Moist, Moist, Moist ... Here's Why You (And Lily From 'HIMYM') Despise That Word

Psychologists actually looked into it.


It's a word that strikes fear into the hearts of many, or at least a general feeling of being grossed out. Ask someone what his or her least favorite word is, and there's a good chance "moist" is the winner (even though arguably grosser words like "crusty" and "phlegm" exist), as it was for Lily on "How I Met Your Mother."

So why do we hate on "moist" so much?


If Barney Stinson's legendary, hours-long performance of the word isn't enough to convince you of its cringeworthiness, then a new study might explain it better. Dr. Paul Thibodeau, a cognitive psychologist at Oberlin College in Ohio, conducted "An Exploratory Investigation of Word Aversion," a deep dive into why people find certain words -- with "moist" leading the charge -- repellant.

"We find that as many as 20% of the population equates hearing the word 'moist' to the sound of fingernails scratching a chalkboard," the researchers wrote (warning: NSFW language), even referencing "HIMYM" and the Facebook group "I HATE the word MOIST."


By looking at potential causes for word aversion -- the sound of a word, the facial expressions associated with saying a word, the word's implications -- Thibodeau and his team were able to isolate just what it is about "moist" that makes us forget it's often a descriptor for beloved treats like cake.

Surprisingly, it's not the actual sound of the word that turns people off, the researchers found. Even though it was a "tantalizing possibility ... that words like 'moist' are aversive because speaking them engages facial muscles that correspond to expressions of disgust," instead it's the meaning of the word that gets folks cringing. Synonyms of moist, like "damp," were also pretty reviled, whereas similar-sounding words like "hoist," "foist" or "rejoiced" didn't bother people as much.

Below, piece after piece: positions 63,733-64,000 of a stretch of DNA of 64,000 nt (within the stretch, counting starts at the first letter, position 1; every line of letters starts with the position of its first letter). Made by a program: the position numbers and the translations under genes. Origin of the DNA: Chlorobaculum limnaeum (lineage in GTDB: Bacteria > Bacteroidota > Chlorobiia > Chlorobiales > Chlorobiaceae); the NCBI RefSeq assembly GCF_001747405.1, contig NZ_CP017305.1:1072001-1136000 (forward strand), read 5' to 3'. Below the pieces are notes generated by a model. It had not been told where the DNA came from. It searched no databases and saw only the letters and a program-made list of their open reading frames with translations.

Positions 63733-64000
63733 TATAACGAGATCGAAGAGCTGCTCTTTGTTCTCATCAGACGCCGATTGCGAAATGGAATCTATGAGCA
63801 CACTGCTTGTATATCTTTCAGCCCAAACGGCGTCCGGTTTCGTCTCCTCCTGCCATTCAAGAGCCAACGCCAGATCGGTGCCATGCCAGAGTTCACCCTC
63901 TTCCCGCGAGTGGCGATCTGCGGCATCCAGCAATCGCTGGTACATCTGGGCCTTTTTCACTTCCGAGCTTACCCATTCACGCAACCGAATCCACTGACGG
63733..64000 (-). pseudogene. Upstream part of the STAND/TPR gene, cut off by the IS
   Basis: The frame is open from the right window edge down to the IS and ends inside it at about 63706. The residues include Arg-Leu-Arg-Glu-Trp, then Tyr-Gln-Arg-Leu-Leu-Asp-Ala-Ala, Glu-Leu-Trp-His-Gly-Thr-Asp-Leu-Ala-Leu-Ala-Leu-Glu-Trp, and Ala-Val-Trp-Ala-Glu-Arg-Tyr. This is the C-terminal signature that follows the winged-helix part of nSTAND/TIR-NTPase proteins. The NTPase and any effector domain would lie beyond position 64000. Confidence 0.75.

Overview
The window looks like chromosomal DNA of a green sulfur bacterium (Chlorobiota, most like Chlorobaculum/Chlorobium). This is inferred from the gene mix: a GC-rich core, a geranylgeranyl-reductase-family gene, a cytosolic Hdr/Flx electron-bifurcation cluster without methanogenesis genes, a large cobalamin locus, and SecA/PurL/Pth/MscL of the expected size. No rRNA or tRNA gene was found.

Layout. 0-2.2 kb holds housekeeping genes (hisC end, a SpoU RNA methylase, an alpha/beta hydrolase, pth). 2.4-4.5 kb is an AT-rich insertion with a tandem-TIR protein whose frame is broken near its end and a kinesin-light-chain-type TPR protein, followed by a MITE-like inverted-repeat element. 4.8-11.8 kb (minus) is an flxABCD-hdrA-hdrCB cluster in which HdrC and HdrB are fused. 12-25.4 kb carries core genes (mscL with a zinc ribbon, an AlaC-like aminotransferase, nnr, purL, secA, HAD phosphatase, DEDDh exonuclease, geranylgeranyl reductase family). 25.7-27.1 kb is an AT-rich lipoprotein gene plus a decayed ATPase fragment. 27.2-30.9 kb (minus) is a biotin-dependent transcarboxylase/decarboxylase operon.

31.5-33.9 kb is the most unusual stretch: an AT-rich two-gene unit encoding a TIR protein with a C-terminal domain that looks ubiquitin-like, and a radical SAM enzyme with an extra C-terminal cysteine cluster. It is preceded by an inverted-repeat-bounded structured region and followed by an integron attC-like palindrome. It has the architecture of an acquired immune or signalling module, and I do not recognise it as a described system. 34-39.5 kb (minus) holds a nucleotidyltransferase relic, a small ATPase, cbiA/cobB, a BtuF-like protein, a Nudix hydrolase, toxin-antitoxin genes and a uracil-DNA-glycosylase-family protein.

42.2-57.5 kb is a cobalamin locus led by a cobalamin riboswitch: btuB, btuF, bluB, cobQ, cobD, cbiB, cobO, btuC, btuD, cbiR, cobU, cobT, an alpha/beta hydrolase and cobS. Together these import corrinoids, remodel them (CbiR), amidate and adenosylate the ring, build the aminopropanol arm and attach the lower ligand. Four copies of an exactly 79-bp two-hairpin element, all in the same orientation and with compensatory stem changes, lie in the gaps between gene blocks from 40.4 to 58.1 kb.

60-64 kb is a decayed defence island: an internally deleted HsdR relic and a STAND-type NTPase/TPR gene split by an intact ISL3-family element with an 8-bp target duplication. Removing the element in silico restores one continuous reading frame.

Thibodeau and his team attributed this outcome to the words' connections to body functions and sexual acts. However, when "moist" is followed by a food-related word such as "cake," people don't mind it as much, because who doesn't enjoy (moist) cake?

As for who is likely to hate the word, the researchers concluded that younger and less talkative people may be more affected, and "such an aversion is related to age, neuroticism, and a particular kind of disgust: to bodily functions (and not [the sound] of the word)." However, they noted, "further work is warranted" to fully comprehend the phenomenon. We're willing to bet Barney would be happy to help out.


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